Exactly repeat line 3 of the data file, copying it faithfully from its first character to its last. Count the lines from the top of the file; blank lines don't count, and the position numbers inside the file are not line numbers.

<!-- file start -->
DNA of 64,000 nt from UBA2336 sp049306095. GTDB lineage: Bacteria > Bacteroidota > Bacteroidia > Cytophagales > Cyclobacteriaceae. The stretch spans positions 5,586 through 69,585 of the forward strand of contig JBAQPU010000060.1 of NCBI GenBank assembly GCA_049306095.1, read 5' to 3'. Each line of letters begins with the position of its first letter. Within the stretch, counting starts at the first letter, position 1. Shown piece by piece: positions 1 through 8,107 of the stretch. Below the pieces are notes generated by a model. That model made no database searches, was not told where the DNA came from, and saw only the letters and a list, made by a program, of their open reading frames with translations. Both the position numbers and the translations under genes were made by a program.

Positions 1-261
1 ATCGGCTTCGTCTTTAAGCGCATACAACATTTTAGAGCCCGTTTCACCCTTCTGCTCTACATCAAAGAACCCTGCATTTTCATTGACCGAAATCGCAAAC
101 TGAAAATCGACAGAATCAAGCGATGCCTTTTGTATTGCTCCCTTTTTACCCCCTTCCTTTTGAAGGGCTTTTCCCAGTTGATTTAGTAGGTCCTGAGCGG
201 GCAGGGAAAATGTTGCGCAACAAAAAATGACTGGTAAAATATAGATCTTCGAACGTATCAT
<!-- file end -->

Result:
1 ATCGGCTTCGTCTTTAAGCGCATACAACATTTTAGAGCCCGTTTCACCCTTCTGCTCTACATCAAAGAACCCTGCATTTTCATTGACCGAAATCGCAAAC